Bennion Teachers' Workshop to explore beginnings of our democracy
Our images of the American Revolution often depict men in white wigs, so it may be a surprise to learn that many of our founding parents were actually twenty-somethings.
In 1776, Alexander Hamilton was age 21, Betsy Ross was a crafty 24, and James Monroe was 18.
As Americans, we focus on this particular rebellion, but it was one of three earth-shaking revolutions within a period of just four decades. In 1789, Madame Defarge unpacked her knitting needles in front of the Bastille, and, in 1801, the Haitian Revolution ended with the creation of the world’s first-ever black republic.
One commonality these three revolutions share is something historian Julia Gossard wants to convey to her students. Each is “a moment of youth activism in the past,” she says. Because of the era’s penchant for white wigs and powdered hair, we view the participants as “old and wise and sage,” she says. But “some of these people are very young. Some were just starting out in their lives.”
That’s one of the message she’ll present as 2018 program director of the Bennion Teachers’ Workshop for the Perpetuation of Democratic Principles. Coordinated and sponsored by the Mountain West Center for Regional Studies in the College of Humanities and Social Sciences, the June 4-8 workshop is in its 24th year. The title of this year’s gathering is “Revolution, Representation, Propaganda: Discovering Democracy in the 18th-Century Atlantic.”
Secondary-school teachers are the primary audience of the annual workshops that all explore some aspect of democracy. The public is invited to the keynote address on Monday, June 4.
Wim Klooster, a professor of history at Clark University in Massachusetts, will present a public lecture at 6:30 p.m. in room 207 of the Eccles Conference Center. It is free and open to the community.
Klooster, whose lecture is titled “Discovering Democracy in the 18th-Century Atlantic,” is an authority on comparative resolutions, says Gossard. He’ll speak about the newly released second edition of his work Revolutions in the Atlantic World: A Comparative History (NYU Press).
Evelyn Funda, associate dean and director of the Mountain West Center, said this annual gathering of teachers discussing democracy “is exciting in how, from year to year, it takes on the question of how we perpetuate democratic principles from such a rich variety of viewpoints.
“There’s a kind of energy that happens in the workshop when you see a middle-school social studies teacher engage with both a college-level composition instructor and a pre-service English teacher on a given topic,” she said.
These calamitous and revolutionary events of two centuries ago matter today because they were “a pivotal time in Western civilization,” says Gossard, an assistant professor of history.
Studying revolutions allows students to “see that questioning whether or not the status quo is appropriate for the current moment is a very good and important thing to do,” said Gossard. “That doesn’t always mean rebelling against power or hierarchy, but questioning whether or not forms of government and social contracts are working for the current era. Perhaps things have progressed in that enlightened sense to something that now needs more negotiation, more movement.”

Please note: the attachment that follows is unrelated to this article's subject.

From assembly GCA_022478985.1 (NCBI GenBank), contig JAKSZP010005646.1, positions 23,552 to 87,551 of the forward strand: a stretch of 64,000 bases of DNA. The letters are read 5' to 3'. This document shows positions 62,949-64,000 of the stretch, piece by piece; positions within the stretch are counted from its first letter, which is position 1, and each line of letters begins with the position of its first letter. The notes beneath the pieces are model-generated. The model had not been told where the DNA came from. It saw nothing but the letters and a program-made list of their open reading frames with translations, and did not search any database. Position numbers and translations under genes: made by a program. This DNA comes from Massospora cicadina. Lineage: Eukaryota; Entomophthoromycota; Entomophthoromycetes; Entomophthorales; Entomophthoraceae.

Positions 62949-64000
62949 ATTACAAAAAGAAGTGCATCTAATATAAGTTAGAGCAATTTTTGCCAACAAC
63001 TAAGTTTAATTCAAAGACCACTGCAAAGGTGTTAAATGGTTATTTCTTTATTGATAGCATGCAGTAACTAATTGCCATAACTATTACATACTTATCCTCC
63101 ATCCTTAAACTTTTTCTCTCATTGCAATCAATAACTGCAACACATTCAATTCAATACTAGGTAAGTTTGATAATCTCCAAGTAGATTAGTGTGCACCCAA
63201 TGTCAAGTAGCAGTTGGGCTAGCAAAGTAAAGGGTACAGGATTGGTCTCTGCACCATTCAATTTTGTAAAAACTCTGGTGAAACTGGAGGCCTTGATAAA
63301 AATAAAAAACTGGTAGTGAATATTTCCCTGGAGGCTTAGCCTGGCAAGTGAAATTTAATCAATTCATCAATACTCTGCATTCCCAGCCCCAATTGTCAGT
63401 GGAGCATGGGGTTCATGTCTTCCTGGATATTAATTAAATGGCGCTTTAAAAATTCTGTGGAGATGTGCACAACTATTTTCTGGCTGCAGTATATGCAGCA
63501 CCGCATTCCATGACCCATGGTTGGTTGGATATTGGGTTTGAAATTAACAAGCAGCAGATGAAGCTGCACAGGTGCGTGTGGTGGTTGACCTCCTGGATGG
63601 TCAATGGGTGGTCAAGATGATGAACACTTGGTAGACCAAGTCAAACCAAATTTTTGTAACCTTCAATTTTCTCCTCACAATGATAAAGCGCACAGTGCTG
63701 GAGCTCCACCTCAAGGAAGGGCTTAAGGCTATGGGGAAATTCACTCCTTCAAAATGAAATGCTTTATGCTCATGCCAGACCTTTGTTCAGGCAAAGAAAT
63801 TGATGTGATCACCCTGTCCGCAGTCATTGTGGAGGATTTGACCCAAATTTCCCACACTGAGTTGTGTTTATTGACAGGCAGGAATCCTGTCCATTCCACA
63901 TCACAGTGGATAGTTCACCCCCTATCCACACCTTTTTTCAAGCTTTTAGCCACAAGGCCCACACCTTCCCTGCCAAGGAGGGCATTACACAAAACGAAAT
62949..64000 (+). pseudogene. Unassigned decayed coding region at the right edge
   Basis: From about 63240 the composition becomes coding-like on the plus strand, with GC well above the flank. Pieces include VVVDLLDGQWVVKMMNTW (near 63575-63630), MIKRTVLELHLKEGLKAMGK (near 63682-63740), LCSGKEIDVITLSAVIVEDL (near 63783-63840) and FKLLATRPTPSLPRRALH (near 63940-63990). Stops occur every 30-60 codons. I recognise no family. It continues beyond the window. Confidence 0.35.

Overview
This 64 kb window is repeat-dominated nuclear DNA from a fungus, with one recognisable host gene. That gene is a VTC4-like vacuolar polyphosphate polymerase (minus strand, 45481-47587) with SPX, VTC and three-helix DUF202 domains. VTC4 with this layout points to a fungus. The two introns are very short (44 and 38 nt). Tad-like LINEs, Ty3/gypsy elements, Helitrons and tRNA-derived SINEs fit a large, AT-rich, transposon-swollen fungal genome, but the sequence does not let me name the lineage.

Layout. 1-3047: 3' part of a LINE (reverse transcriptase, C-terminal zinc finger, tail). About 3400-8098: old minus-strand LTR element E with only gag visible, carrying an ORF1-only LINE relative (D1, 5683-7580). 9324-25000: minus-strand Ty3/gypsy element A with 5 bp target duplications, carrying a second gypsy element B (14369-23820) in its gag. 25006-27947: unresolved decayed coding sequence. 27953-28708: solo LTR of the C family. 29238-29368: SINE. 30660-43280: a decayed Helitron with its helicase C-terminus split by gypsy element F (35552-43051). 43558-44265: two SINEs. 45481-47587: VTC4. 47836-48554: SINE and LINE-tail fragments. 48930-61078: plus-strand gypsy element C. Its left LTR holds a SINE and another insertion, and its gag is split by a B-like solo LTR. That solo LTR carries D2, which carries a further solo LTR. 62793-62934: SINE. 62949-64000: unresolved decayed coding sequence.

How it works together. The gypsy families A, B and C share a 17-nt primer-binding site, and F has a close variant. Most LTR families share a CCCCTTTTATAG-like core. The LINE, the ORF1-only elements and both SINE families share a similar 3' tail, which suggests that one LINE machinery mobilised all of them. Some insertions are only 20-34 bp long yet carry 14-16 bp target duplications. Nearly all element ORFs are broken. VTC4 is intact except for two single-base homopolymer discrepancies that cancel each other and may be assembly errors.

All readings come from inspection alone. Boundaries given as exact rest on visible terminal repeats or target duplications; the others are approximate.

Those attending the workshop will participate in a four-day role-play simulation of the choices by individual people that led up to the American Revolution. Gossard says students often carry a “nebulous concept” that, when it came to confronting the largest and richest military force of that era, all of the rebels’ hands were raised in favor.
That wasn't the case, says Gossard. Instead, Bennion participants will understand that it was individual choices that led to the collective decision to launch a revolution.
Each participant will be assigned an American Revolution-era character, with equal numbers of patriots and loyalists — labels that are themselves complex topics. "They're hard concepts because people who are patriots may want reform but not necessarily independence," she said.
The workshop participants will form their arguments for and against war after they research the documents of the era, reading such authors as Thomas Paine and Jean-Jacques Rousseau, as well as the period’s newspapers and pamphlets. “Much like today,” says Gossard, “many of these pamphlets were highly biased and presented false or misleading information to sway citizens to the authors’ platforms and agendas.”
America’s early nation-builders “knew they were in a losing position, but they still made their decision,” she says. “It’s important to have students recognize there are were lot of different things going on here and that government is an experiment — a continuing experiment.”
Other experts from throughout the country will join the conversation by Skype, including Julia Gaffield, an expert on Haiti from Georgia State, and Jessica Grzegorski, a librarian of the Newberry Library in Chicago, and Liz Covart, host and creator of the podcast, “Ben Franklin’s World.” Workshop organizers are also relying on experts within the Department of History, including assistant professor Angela Diaz, an expert of the 19-century Civil War era and Gulf South. She will speak about the ramifications of the revolution in an often overlooked area – the Gulf South and Caribbean – in the 19th century
For more information on the workshop visit http://mountainwest.usu.edu/bennion/bennion-workshop.
Contact: Julia Gossard, Julia.Gossard@usu.edu